The UAE has signed 67 bilateral double taxation avoidance agreements (DTAAs) with countries but is yet to enter into any tax information exchange treaties with other states, said industry specialists at a day-long workshop in Dubai on Saturday.
Organised by the UAE chapter of the Institute of Chartered Accountants of India, the event discussed international taxation, double taxation treaties, NRI taxation and Foreign Exchange Management Act (Fema) implications.
DTAAs are signed to mitigate taxation, avoid double taxation conflicts and define boundaries of taxing rights.
Meanwhile, 94 countries have agreed to trade information on financial details under the exchange of tax information programme initiated by the OECD. All financial information will be collected in 2016, shared in 2017, government officers will scrutinise data in 2018 and first action is likely to be initiated in India in 2019.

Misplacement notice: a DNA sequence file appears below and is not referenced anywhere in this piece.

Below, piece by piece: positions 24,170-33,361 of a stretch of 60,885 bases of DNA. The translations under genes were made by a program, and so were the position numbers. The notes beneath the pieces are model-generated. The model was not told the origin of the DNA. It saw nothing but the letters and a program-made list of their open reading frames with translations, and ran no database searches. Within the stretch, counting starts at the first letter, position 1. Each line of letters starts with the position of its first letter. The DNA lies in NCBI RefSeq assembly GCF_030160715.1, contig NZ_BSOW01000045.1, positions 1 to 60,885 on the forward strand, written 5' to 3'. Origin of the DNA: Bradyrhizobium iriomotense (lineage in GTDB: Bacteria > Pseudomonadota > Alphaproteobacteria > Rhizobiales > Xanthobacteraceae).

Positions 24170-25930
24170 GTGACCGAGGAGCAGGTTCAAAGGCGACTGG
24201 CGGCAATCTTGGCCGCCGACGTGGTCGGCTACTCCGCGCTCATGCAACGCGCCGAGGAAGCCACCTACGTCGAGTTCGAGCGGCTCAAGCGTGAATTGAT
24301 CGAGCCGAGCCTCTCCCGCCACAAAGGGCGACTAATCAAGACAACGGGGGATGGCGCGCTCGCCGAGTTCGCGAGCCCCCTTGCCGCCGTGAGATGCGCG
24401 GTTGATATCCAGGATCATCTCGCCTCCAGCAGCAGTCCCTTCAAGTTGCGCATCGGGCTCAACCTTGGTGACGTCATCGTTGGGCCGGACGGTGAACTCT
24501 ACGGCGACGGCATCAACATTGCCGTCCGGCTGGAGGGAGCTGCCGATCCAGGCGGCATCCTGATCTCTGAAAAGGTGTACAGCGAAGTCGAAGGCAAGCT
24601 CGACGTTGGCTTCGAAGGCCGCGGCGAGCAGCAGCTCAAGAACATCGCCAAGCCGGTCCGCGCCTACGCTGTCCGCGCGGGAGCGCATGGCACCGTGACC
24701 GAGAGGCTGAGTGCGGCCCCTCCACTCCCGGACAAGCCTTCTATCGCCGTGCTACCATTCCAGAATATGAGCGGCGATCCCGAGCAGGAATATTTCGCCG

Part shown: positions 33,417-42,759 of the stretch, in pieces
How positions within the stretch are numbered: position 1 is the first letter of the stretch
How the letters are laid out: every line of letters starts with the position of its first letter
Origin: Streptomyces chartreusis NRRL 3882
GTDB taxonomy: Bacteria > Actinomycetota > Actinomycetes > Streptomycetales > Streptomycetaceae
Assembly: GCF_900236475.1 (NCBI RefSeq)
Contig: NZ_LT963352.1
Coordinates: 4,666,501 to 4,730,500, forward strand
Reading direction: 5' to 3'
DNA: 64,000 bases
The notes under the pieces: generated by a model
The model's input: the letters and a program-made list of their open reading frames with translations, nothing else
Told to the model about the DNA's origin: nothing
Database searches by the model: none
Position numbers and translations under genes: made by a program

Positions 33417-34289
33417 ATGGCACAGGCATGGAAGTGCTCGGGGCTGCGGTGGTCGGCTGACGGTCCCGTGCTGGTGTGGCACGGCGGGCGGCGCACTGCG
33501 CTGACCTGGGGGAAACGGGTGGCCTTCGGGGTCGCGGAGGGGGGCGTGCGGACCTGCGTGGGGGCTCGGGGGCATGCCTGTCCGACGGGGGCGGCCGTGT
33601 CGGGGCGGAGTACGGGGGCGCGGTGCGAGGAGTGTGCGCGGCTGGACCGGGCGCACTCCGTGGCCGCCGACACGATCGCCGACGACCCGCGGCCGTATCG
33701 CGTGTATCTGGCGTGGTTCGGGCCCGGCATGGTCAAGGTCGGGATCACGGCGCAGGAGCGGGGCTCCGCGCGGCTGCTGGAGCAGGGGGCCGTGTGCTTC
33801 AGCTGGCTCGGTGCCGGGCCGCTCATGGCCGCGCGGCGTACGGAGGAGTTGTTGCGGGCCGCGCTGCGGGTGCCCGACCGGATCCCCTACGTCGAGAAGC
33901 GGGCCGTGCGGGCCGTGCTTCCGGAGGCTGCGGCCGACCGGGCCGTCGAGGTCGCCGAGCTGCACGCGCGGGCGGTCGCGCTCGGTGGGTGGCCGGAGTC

“Book-keeping has become a must as a safe course of action. Keep proof of all your property purchases. Keep a minimum trail if you are looking to come back to India and disclose assets,” Ostwal advised NRIs at the event.
The Fema, a successor to the draconian Foreign Exchange Regulation Act of 1973, is often referred to the ‘Gateway of India’ as it is the governing law for all NRIs.
“Citizenship or the number of days you reside in India will not influence Fema,” said Rajesh H. Dhruva, an NRI tax consultant based in Rajkot, India.
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